9

Feminism, In Its Purimist Form

Well, after sleeping for almost 24 hours straight from Friday to Saturday, I woke up just in time to go to the Ovation Purim party last night. It was pretty enjoyable, plenty of hamantaschen to eat and a very nice megillah reading, then back home and to bed.

But this morning, I realized that us Jews and our holidays – well this one in particular – are surprisingly progressive for such an ancient religion. Allow me to explain.

Purim is a day when we celebrate the Book of Esther, and specifically, its heroine, the Queen herself. She was pretty much a bad-ass bitch, making her way into the palace to replace the dethroned queen, hiding her true identity, and then pulling off a pretty covert mission in order to uncover the wicked Haman’s plans to jettison the Jews. Long story short, Haman got hanged from a tree, the Jews of the Persian Empire were safe and happy, and in her honor, we dress up, get drunk, and eat cookies which are supposed to be shaped like three-cornered hats but sometimes end up looking like vaginas.

To me, feminism means disruption of the status quo in order to ensure a greater good, benefiting a marginalized group. And it’s no coincidence that it was a woman-led effort. I mean, what other mainstream religion has a day celebrating a woman, and only a woman?

I hear the arguments that Judaism is whatever, demeaning to women, second class, all that, but at the end of the day, without women like Esther and Ruth, we wouldn’t have some of our best holidays and our religion would lose a significant part of its meaning and importance.

I hope these inside-out hamantaschen turn out all right.

 

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0

Sometimes You Need an Unexciting Holiday

So, today was Purim, and for the first time in a few years, I didn’t overdo it.

Well, most of it was due to the fact that I was tired and loopy for most of the day, after the wretchedness that was yesterday, but after an appointment with the eye doctor, and lunch at Atwater’s (Baltimore cuisine for the win) I spent the afternoon grading, and then put on my monkey mask and headed out with Dad for megillah reading. I guess I’ve gotten used to lightning-fast Chabad megillah readers, but it seemed to take forever. Then, we had some hamantaschen and called it a night.

And now, to go back and edit my trip log post from Florida, and others if I have the energy.

7

Cinderella’s Inbox

I don’t know if this should eventually become a feature of it’s own, like “That’s So Quirky” or something, but I have so, so many quirks and superstitions that I observe.

I’m not OCD in the least (at least in the medical sense) nor traditionally superstitious (my show is opening next Friday, the 13th, and I’m already anticipating the flurry of theatre superstition that will be surrounding me, but I’m not really fazed) but there are some things that I do that I’ve never thought are weird, or am just realizing in my adulthood that are not normal behaviors. Little quirks and kinks that just kind of creep up on me, or things I’ve been doing forever. Some of them include turning around; the numbers 4, 6, 8, 10, 14 and 21 (some of which are lucky, and some unlucky); four-way stops/hallways; staircases with holes; furnaces; not drinking Fanta or Pepsi; sock/sock/shoe/shoe; and holding my breath while driving past police cars.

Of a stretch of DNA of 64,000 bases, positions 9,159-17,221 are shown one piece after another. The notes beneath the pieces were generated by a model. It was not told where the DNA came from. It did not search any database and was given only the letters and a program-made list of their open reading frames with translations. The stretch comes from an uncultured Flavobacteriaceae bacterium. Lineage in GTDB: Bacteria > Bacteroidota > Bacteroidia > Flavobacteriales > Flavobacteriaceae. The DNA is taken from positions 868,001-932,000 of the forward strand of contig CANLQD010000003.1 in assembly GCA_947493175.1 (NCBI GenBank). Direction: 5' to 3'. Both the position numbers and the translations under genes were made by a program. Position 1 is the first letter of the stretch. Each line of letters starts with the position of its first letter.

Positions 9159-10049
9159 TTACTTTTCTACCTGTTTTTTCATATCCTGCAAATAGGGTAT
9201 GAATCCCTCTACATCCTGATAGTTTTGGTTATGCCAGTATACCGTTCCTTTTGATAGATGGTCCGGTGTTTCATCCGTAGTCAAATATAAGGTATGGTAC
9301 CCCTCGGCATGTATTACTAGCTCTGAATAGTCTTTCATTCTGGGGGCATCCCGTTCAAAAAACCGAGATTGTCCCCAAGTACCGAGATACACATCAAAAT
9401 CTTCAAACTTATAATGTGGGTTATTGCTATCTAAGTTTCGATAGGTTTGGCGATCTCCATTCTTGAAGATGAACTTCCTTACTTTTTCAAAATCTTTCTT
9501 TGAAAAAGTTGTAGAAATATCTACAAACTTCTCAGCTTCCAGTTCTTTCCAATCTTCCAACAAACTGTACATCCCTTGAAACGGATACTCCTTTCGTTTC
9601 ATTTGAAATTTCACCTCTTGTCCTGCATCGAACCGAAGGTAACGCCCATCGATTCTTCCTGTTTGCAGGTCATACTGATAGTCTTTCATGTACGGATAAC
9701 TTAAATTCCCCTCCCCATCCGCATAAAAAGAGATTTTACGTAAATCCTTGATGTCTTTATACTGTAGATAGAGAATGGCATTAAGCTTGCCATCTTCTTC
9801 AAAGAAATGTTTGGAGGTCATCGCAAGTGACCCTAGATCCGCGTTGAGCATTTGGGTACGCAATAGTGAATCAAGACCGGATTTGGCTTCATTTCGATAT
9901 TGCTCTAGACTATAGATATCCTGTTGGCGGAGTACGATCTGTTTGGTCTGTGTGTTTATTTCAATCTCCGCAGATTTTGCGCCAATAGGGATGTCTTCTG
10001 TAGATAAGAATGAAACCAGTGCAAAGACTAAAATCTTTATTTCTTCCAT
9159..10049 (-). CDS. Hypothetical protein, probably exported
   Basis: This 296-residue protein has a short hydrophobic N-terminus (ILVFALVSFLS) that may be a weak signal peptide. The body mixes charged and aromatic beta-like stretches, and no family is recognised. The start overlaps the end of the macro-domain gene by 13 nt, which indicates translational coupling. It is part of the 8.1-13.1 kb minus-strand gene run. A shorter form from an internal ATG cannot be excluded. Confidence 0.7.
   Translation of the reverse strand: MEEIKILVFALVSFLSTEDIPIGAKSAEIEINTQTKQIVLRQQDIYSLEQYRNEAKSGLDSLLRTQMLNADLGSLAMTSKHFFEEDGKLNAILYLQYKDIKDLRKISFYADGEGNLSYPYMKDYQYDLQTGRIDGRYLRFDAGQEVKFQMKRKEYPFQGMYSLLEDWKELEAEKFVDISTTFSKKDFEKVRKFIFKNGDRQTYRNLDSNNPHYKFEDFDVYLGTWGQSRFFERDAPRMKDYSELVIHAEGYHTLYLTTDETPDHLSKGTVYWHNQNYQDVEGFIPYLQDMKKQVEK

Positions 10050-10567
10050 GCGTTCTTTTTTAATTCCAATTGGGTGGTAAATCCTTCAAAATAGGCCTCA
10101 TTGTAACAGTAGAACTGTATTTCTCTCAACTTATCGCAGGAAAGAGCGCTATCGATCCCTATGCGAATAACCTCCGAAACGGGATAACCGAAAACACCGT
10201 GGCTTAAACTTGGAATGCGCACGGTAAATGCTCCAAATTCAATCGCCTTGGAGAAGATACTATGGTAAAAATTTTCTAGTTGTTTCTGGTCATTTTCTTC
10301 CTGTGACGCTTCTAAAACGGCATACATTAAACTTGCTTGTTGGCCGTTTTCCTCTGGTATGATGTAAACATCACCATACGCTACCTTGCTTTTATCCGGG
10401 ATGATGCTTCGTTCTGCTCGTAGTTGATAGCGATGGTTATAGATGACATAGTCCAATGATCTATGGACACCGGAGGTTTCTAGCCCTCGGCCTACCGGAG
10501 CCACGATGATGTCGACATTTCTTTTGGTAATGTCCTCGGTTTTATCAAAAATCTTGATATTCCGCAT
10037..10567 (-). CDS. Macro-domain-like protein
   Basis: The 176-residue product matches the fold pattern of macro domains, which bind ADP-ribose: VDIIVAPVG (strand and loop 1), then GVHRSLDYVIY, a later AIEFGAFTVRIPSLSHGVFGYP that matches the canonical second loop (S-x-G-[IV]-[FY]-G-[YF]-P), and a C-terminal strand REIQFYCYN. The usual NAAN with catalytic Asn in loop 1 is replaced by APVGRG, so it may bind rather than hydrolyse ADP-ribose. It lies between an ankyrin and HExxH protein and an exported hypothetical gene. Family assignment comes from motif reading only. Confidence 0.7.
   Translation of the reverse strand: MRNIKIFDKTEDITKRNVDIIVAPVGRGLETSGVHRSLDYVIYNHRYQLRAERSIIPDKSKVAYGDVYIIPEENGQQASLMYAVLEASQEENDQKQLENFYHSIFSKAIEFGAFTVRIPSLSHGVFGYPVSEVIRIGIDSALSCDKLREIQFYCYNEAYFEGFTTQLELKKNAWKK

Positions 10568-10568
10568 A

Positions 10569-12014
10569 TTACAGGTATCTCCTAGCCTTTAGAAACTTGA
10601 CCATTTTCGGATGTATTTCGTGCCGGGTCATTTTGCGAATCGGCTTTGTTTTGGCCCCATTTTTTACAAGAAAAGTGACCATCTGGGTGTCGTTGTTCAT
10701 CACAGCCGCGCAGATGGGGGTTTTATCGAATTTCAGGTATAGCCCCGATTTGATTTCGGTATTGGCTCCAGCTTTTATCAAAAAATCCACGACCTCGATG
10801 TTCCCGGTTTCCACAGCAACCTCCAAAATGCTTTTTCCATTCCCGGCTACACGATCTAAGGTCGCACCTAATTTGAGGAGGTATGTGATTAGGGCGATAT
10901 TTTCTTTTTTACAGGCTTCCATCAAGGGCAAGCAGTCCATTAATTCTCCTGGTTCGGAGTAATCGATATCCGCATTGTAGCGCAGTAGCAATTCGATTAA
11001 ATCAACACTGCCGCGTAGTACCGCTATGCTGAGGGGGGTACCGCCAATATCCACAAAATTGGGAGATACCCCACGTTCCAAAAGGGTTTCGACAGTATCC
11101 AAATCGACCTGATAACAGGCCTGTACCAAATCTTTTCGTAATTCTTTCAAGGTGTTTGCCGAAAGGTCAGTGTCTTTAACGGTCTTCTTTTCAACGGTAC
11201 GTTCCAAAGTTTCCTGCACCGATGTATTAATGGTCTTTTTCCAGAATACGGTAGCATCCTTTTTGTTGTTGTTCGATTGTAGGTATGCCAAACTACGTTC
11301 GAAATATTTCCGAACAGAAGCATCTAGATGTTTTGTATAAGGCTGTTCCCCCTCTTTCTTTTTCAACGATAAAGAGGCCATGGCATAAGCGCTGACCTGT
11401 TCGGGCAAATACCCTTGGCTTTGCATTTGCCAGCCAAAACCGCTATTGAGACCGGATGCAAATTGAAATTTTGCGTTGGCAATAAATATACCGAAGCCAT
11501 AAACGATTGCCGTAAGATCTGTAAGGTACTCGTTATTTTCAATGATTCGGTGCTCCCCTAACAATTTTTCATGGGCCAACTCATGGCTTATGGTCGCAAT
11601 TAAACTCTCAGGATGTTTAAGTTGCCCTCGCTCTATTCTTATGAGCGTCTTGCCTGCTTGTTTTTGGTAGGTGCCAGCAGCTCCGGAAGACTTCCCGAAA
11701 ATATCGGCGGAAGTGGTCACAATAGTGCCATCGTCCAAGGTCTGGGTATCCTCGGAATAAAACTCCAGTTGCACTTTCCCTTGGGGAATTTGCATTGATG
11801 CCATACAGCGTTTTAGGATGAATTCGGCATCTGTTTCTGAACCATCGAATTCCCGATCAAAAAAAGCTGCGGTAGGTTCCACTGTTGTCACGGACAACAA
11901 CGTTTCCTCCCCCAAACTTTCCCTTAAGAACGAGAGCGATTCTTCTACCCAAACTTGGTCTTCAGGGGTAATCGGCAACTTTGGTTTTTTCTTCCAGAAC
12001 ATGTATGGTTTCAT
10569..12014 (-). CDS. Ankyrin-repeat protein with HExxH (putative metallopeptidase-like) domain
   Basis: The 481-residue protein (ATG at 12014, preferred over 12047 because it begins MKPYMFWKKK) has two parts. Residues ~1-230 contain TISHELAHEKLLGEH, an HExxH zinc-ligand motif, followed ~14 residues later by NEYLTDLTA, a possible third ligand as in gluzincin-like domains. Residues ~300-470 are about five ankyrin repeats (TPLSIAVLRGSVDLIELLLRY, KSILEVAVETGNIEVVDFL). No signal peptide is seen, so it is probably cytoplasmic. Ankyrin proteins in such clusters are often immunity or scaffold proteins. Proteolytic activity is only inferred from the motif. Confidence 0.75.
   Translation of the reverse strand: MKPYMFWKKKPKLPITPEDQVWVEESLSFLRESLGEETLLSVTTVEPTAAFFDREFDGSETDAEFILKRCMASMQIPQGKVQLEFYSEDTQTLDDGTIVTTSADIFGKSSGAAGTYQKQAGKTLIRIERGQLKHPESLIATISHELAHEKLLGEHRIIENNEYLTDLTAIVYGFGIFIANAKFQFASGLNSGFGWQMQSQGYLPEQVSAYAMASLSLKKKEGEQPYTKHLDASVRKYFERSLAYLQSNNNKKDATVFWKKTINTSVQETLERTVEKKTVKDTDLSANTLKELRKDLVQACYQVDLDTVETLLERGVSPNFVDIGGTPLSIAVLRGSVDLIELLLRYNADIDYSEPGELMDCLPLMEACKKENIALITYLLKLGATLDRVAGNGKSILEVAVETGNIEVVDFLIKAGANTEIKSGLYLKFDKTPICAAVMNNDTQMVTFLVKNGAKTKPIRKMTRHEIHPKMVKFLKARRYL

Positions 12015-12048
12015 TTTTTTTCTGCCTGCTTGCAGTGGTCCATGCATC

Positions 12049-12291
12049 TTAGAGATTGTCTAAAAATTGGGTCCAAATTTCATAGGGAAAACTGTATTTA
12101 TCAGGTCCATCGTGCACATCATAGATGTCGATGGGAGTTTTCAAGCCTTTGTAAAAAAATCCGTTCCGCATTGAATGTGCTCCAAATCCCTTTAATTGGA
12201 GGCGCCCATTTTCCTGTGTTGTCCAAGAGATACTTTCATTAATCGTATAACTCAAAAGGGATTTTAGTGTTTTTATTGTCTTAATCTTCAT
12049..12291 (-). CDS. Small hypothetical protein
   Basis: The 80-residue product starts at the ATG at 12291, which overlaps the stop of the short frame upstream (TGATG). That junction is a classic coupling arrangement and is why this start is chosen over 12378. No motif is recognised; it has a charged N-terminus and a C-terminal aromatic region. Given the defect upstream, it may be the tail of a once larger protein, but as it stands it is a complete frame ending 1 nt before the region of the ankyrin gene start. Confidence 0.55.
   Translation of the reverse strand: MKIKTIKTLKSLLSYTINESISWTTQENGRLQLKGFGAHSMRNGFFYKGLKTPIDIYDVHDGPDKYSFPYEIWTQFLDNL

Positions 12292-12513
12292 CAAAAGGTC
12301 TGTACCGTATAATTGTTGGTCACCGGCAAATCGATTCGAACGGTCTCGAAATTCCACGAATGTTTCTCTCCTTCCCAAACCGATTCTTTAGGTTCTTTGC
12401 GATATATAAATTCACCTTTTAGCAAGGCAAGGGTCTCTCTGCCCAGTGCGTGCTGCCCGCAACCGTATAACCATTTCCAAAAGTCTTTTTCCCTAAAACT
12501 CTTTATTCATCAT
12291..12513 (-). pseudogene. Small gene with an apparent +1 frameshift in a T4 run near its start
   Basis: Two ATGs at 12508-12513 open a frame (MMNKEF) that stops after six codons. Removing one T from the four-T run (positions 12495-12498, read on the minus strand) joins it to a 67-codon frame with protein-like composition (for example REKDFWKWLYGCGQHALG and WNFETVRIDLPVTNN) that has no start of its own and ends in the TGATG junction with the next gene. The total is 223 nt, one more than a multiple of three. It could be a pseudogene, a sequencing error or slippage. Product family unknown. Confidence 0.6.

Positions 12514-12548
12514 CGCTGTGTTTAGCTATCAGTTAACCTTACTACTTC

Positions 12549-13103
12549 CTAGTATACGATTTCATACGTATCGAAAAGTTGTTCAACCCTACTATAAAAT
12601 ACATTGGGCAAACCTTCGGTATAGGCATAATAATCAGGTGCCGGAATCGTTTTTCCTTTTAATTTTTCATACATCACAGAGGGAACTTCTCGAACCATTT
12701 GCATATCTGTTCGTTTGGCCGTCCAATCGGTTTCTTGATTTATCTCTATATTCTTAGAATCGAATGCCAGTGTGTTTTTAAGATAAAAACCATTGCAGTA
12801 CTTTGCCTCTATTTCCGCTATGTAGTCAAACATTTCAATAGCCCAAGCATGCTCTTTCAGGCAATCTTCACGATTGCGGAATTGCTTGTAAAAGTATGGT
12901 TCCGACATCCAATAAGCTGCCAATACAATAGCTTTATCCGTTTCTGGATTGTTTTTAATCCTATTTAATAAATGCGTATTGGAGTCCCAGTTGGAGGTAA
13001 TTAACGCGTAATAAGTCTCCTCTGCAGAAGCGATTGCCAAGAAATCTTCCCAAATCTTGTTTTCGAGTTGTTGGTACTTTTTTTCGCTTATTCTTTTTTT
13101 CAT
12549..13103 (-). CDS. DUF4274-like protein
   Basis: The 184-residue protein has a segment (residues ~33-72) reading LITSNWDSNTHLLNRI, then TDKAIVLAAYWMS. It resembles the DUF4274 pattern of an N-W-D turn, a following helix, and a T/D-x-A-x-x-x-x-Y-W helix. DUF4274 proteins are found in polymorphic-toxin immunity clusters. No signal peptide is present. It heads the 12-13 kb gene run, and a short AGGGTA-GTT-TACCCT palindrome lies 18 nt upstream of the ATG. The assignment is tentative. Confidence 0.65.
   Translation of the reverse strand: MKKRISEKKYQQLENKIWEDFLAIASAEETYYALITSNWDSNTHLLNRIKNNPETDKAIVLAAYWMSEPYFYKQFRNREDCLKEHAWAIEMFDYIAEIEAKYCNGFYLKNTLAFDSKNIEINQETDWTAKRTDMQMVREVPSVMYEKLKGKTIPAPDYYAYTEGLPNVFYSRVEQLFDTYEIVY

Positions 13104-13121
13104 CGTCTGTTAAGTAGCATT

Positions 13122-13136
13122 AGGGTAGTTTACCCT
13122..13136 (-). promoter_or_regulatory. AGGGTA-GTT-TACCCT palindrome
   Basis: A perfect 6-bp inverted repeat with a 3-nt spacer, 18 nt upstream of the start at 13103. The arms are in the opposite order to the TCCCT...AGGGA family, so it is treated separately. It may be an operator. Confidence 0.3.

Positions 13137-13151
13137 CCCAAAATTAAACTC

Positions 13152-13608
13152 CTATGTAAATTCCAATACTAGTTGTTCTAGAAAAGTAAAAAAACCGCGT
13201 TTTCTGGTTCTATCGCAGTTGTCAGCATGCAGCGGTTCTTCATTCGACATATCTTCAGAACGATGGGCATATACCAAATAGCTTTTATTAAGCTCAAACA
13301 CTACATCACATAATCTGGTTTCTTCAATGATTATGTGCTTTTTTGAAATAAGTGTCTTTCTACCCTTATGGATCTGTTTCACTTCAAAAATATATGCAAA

One more recent superstition that I’ve been following is one I’m calling Cinderella’s Inbox. This means no checking my inbox after midnight. This applies mostly to my school inbox; sometimes I check my personal email after midnight, but I try not to so I won’t get wound up in emails. Part of the reason for this is that I want/need to go to bed at a decent hour. The other part of it is if I get an email after midnight that gets me upset or anxious or worried then I’ll either a) stay awake, on the couch, pondering, or b) stare at the ceiling in my darkened bedroom until dawn. Usually a message that comes between midnight and morning is spam or some sort of mass email. If it’s an email from a professor or another student, I usually use the excuse that I was asleep, which is sometimes true and sometimes not. Let’s face it: it’s 2015. If you’re awake, you’re never far from your inbox. At least I feel like that; unless I’m driving or in the shower, I’m nearby. And before you ask, yes, I have walked into things reading emails and sometimes I read emails on the toilet (but who doesn’t)? Still, netiquette (wtf who uses that word anymore?) does still dictate that if it’s not an hour when you’d normally answer your phone, it’s acceptable to not read/respond to emails sent at that time as well. At least that’s the way it should be.